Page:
man. This is the final episode in this trilogy of barbaric justice and it is
comprised of the same senseless violence as the previous films. Buford
Pusser is dead, and this film embarrasses his memory. One star,
because one never says anything bad about the dead.
PLAZA TWO
Other Side of Midnight - It is a female fantasy concerning a woman and
figures whose characters are reminiscent of actual people. (Aristotle
Onassis). It is a film that attempts to justify the glamour of the jet set
and its morality, until its end. The climax is interesting, if not very
surprising. I give this film two stars, as the acting is fair, and the
production excellent.





Page 8 FOUNTAINHEAD 29 June 1977
Good Jazz reaches Bottomline
By JEFF ROLLINS
Staff Writer
The crowd was moderate to
small, the service friendly, and
the atmosphere was definitely
laid back last Wednesday night at
the Bottomline . Good news for
jazz aficionados: the Bottomline
is featuring jazz bands every
Wednesday and Thursday nights
with little or no cover. It's about
time the downbeat found a place
in Greenville.
Week before last several
members of George Naff's Jazz
Ensemble treated assembled
enthusiasts to be some solid trio
music. A musically tight group of
soon-to-be-prof essional
musicians, they explored basical-
ly the various shades of cool.
(1) SPICED HAM
(2) BOLOGNA & CHEESE
(3) HAM & SWISS
(4) HAM, SWISS & SALAMI
(5) TUNA
6) ROAST BEEF
(7) TURKEY
(8) CLUB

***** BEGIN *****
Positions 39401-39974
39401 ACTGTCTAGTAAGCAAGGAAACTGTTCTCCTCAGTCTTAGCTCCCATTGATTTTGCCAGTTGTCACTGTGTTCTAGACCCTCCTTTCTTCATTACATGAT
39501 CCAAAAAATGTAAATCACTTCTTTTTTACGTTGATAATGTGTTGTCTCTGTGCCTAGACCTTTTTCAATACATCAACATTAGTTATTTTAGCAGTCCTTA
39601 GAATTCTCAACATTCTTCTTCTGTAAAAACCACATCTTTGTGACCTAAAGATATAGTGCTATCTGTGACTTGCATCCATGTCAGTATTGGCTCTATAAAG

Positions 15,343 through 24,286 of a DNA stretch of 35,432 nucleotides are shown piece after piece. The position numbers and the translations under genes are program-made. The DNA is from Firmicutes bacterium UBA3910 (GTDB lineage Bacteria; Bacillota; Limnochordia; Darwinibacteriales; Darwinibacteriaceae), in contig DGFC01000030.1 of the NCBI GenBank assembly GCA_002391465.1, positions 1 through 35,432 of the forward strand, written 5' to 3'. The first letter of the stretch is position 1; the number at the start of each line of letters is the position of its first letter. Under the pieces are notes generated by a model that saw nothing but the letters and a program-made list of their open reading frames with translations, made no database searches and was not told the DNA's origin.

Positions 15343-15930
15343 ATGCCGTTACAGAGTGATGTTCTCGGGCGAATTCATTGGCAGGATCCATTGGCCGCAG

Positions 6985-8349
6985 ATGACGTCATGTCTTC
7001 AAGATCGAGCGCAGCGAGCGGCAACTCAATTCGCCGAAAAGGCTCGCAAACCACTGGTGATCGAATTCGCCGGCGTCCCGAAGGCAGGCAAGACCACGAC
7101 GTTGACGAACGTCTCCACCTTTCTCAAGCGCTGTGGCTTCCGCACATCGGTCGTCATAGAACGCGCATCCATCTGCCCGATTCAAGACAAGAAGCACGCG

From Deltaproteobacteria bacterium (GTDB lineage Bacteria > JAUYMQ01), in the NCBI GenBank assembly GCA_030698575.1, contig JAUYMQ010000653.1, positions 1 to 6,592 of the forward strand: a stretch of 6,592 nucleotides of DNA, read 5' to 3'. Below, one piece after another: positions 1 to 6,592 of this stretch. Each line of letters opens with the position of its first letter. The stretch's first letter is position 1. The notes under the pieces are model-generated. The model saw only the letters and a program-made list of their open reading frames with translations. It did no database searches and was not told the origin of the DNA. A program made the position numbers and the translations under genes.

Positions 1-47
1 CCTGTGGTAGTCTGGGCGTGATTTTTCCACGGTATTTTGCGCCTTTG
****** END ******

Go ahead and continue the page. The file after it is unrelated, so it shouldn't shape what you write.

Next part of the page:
(9) SUPER
(10) CHEESE
(11) HOT PASTROMI
(12) HOT CORNED BEEF
BUM PIES BEST
ALLHOGGIESSERVED HOT OR COLD
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HAPPY HOUR 2-5 7-12 EVERYDAY
SERVING A QUART OF YOUR FAVORITE BEVERAGE
Try Our Phone-in
& Take-Out Service 752-1828 706 Evans St
(Corner or Evans & 8th St.)
Store Hours-10XX)am2a.m. MonSat.
Sun. -12XX) p.m. -2:00am.
EnjoyyourfavaiteproQramsonour6ft. T.V.
Tonite Thru Thurs.
At The
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BLACKSMITH
Thurs. Nite Only
Early Bird Special
12 Price Admission until 9:30
Last week "Up Front" took
the stage. They are an extremely
talented and versatile trio with
their instruments including flute,
conga drums, acoustic and elec-
tric guitar, electric bass, Roto-
tom drums, electric piano and
sax.
After doing a few rock flavor-
ed numbers and suitably impress-
ing the audience with their skill,
the group introduced their female
vocalist. Adele Foster. She began
with Stevie Wonder's "All's Fair
in Love a dieamy legato piece
which she handled with a grace
evocative of Bette Midler in her
softer moments, or perhaps
Streisand. She was attired in
black open-toed heels, and a
creamy orange three-quarter
length dress vented to the knee.
Large crescent-moon earrings
dangled in her jet hair. This
young woman proceeded to make
magic entertainment.
The songs were basically pop
done as jazz although some of
them were changed only slightly.
In Mitchell's "I Am a Woman"
and "Coyote" Miss Foster suc-
cessfully imitated the song-
writer's singing style (no easy
accomplishment) and intrigued
the audience with her intelligent
interpretation of the songi' lyrics.
What she lacks in range she
more than makes up for in
interpretation. Her voice is very
smooth and full, one is almost
tempted to say rich, and she
never makes the unpardonable
mistake of being too loud. She
possesses an uncommon feeling
for jazz which is evinced in her
performance. After doing
"Saturn" and "Another Star"
from the album Songs From the
Key of Life" Miss Foster left the